PLEASE let it be Friday…
You come home from work at your media sales job feeling defeated. Is it only Tuesday? I have another three days of this?
It isn’t your clients – you like who you work with, and you manage your account list well. It isn't your sales – yes, you have an off month occasionally, but you’re a consistent producer. What is it that is causing you to dread work, to dread meetings, that makes you question your very existence?
It is the micro-manager you work for!
They are always asking for details, almost as if they are trying to trip you up. It’s like everything you do isn't quite right or good enough. It’s like when you see an email from them at 1 a.m. and you think to yourself, OMG are they working now, and why are they STILL on that thing we talked about yesterday? It’s like they are always checking up on you and everything you do!
Working for and with this person can be difficult. They may be high achievers, but may also cause a lot of turmoil, which can be costly. You can't make them change their management style. You can help them help you by making it easier for them to give you the leeway you need to do your job:
- Proactively share high-level overviews. The tendency of a micromanager is to want to dig into details, but understand they do that when they feel they need more information. If you give them enough information without them having to ask for it or dig into it, chances are your micro-manager may be satisfied. Use your CRM to proactively communicate with them where you are – literally and budget-wise – what your plans of action are, and what next steps are being taken.
- Be prepared. Have a plan and work it. Nothing upholds the micromanager’s view that they have to have their fingers in everything more than when an AE doesn’t have a next step, or gives that blank “I dunno” look when asked who the decision maker is. If you are buttoned up on your top clients and prospects, your micro-manager will have more confidence in you.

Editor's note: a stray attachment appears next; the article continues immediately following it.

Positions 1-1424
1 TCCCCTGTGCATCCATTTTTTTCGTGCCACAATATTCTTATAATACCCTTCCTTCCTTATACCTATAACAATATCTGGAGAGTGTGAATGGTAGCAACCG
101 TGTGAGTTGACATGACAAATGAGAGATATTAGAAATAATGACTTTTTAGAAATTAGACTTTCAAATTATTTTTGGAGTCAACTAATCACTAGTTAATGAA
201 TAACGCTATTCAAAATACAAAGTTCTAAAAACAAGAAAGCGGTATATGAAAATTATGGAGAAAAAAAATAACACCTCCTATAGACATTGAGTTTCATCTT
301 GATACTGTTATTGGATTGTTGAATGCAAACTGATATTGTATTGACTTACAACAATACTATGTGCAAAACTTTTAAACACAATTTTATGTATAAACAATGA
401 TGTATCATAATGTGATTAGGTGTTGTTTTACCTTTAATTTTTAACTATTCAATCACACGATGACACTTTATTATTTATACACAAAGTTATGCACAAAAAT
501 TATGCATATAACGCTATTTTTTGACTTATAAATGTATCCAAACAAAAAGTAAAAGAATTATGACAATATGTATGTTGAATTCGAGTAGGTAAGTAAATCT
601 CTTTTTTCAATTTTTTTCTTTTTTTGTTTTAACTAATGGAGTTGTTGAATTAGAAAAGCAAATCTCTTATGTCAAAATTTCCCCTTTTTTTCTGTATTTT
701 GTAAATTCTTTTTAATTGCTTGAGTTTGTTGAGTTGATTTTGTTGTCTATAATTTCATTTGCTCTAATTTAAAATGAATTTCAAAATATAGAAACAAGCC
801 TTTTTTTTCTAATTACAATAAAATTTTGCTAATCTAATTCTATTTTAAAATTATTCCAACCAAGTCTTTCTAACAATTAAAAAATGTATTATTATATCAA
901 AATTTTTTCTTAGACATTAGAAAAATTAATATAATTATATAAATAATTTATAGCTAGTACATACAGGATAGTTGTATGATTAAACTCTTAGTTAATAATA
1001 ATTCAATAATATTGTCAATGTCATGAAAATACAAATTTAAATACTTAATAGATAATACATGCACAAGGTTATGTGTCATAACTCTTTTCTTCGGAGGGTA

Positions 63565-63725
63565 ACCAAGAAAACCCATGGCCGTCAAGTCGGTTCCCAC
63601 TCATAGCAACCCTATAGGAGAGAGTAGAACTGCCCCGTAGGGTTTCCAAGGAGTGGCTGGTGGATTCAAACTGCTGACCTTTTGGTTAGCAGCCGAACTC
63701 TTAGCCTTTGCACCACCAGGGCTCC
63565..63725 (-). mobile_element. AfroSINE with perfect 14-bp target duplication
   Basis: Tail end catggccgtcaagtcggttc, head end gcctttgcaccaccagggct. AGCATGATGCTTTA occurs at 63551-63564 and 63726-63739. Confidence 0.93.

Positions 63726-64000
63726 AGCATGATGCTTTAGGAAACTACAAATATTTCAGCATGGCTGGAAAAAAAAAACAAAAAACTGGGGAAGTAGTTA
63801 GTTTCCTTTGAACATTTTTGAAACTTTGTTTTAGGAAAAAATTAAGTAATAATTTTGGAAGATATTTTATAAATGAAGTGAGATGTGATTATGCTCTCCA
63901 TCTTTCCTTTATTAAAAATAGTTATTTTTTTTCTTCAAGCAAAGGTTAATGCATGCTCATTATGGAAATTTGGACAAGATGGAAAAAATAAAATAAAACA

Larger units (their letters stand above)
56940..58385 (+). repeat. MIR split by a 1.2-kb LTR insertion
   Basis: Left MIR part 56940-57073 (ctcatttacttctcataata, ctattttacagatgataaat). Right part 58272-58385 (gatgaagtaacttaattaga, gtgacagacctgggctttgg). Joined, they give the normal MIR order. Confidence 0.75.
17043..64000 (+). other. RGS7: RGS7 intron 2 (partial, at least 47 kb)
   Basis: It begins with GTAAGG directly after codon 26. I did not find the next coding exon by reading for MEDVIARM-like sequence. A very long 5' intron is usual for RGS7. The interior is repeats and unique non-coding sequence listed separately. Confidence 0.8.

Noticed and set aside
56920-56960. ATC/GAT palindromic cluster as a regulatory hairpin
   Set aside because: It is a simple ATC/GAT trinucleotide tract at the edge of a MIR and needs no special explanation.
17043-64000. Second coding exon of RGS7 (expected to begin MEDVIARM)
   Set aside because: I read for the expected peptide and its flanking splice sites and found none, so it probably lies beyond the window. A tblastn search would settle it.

- Show integrity. If you really don't know that decision maker’s name, don't make one up to get out of the interrogation. Murphy’s Law suggests that the one time you do, that will be the one time the real decision maker will be the manager’s brother-in-law. Be where you say you are, doing what you say you are doing. Trust is hard for micro-managers, so don't give them a reason to doubt you.
- Open dialogue. If the micromanager has undermined you, is argumentative about your action plans, or consistently makes you feel that you are not meeting expectations in so many ways, confront the situation. Explain how this management style is not bringing out the best in you. Be prepared with facts, like you hit your goals, have great relationships with your top accounts, get top rates, bring in new business – whatever it is you do well. Explain that you can do better if – and ask for specific behaviors to change. Ask to start over with trust on both sides so that you can bring your best to your job.
- Force change. If the situation continues, or becomes one that is inhibiting your growth, it is time to move on. No company wants to imprison someone who is unhappy. If you are a talented salesperson with integrity and a good track record, you are a hot commodity! Look around and find a situation – and management team – that will better match your needs and style.
Chances are the micromanager isn't thrilled with that label. Help them help themselves so they can help you.
By Kitty Malone, Efficio Solutions Manager of Client Services
Need some pointers about how to ask the right questions during a CNA - those that will help you solve your client's advertising problems?